As the sellers' price, under these circumstances, is arbitrary it cannot be stated in the chart; but the buyers' price is limited by the superiority of the best land over that which can be had for nothing, and the chart may be made to show it: [chart]

And now, owing to the success of the appropriators of the best land in securing more than their fellows for the same expenditure of labor force, a rush is made for unappropriated land. It is not to use it that it is wanted, but to enable its appropriators to put Rent into their own pockets as soon as growing demand for land makes it valuable.101 We may, for illustration, suppose that all the remainder of the second space and the whole of the third are thus appropriated, and note the effect: [chart]

At this point Rent does not increase nor Wages fall, because there is no increased demand for land for use. The holding of inferior land for higher prices, when demand for use is at a standstill, is like owning lots in the moon — entertaining, perhaps, but not profitable. But let more land be needed for use, and matters promptly assume a different appearance. The new labor must either go to the space that yields but 1, or buy or rent from owners of better grades, or hire out. The effect would be the same in any case. Nobody for the given expenditure of labor force would get more than 1; the surplus of products would go to landowners as Rent, either directly in rent payments, or indirectly through lower Wages. Thus: [chart]

101. The text speaks of Rent only as a periodical or continuous payment — what would be called "ground rent." But actual or potential Rent may always be, and frequently is, capitalized for the purpose of selling the right to enjoy it, and it is to selling value that we usually refer when dealing in land.

Land which has the power of yielding Rent to its owner will have a selling value, whether it be used or not, and whether Rent is actually derived from it or not. This selling value will be the capitalization of its present or prospective power of producing Rent. In fact, much the larger proportion of laud that has a selling value is wholly or partly unused, producing no Rent at all, or less than it would if fully used. This condition is expressed in the chart by the blue color.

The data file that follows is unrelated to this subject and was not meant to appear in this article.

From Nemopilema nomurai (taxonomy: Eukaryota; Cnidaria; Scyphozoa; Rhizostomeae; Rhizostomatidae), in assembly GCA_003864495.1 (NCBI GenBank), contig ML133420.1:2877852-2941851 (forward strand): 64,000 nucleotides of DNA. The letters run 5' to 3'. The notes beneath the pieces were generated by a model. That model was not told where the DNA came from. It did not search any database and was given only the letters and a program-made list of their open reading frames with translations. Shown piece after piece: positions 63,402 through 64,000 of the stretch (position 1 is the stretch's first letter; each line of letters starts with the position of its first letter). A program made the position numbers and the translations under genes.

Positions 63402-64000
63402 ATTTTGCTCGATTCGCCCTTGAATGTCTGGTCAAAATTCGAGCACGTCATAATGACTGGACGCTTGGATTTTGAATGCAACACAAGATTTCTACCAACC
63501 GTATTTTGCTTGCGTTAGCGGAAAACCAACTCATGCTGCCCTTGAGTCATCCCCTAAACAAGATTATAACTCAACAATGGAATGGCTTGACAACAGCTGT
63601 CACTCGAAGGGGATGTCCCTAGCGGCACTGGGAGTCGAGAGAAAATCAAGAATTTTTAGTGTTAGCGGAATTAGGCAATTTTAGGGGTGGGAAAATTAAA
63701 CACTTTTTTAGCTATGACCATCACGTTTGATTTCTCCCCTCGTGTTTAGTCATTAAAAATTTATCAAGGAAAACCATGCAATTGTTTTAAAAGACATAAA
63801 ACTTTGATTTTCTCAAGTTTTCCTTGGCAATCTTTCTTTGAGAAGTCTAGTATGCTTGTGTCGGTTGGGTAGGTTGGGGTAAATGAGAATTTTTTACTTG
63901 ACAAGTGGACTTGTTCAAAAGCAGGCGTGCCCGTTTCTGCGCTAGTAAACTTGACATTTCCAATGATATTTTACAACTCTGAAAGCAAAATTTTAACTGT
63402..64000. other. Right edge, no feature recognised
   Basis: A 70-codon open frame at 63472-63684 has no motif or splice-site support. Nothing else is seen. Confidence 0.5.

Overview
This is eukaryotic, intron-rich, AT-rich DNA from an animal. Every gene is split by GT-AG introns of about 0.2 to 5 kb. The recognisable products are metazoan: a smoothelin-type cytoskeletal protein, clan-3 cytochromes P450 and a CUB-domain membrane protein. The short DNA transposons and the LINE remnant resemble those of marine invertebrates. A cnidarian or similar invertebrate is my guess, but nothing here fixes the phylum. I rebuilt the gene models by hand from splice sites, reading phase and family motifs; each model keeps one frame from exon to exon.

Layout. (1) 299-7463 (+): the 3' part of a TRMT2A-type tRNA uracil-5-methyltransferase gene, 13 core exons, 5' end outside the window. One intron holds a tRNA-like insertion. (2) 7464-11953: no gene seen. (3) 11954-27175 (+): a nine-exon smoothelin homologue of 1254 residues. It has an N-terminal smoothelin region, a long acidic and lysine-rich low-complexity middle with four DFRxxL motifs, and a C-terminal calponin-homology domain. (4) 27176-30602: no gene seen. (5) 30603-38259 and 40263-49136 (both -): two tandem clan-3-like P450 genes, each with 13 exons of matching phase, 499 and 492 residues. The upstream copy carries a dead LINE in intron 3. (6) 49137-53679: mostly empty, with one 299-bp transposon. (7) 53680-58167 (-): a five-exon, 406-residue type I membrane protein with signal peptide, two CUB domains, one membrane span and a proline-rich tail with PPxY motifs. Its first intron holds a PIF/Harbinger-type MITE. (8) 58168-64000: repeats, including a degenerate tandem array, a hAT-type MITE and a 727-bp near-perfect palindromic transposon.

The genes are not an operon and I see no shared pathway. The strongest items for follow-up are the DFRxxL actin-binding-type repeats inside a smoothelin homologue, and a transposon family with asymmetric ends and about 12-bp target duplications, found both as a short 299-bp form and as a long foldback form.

"The capitalized value of land is the actuarial 'discounted' value of all the net incomes which it is likely to afford, allowance being made on the one hand for all incidental expenses, including those of collecting the rents, and on the other for its mineral wealth, its capabilities of development for any kind of business, and its advantages, material, social, and aesthetic, for the purposes of residence." — Marshall's Prin., book vi, ch. ix, sec. 9.

"The value of land is commonly expressed as a certain number of times the current money rental, or in other words, a certain 'number of years' purchase' of that rental; and other things being equal, it will be the higher the more important these direct gratifications are, as well as the greater the chance that they and the money income afforded by the land will rise." — Id., note.

"Value . . . means not utility, not any quality inhering in the thing itself, but a quality which gives to the possession of a thing the power of obtaining other things, in return for it or for its use. . . Value in this sense — the usual sense — is purely relative. It exists from and is measured by the power of obtaining things for things by exchanging them. . . Utility is necessary to value, for nothing can be valuable unless it has the quality of gratifying some physical or mental desire of man, though it be but a fancy or whim. But utility of itself does not give value. . . If we ask ourselves the reason of . . . variations in . . . value . . . we see that things having some form of utility or desirability, are valuable or not valuable, as they are hard or easy to get. And if we ask further, we may see that with most of the things that have value this difficulty or ease of getting them, which determines value, depends on the amount of labor which must be expended in producing them ; i.e., bringing them into the place, form and condition in which they are desired. . . Value is simply an expression of the labor required for the production of such a thing. But there are some things as to which this is not so clear. Land is not produced by labor, yet land, irrespective of any improvements that labor has made on it, often has value. . . Yet a little examination will show that such facts are but exemplifications of the general principle, just as the rise of a balloon and the fall of a stone both exemplify the universal law of gravitation. . . The value of everything produced by labor, from a pound of chalk or a paper of pins to the elaborate structure and appurtenances of a first-class ocean steamer, is resolvable on analysis into an equivalent of the labor required to produce such a thing in form and place; while the value of things not produced by labor, but nevertheless susceptible of ownership, is in the same way resolvable into an equivalent of the labor which the ownership of such a thing enables the owner to obtain or save." — Perplexed Philosopher, ch. v.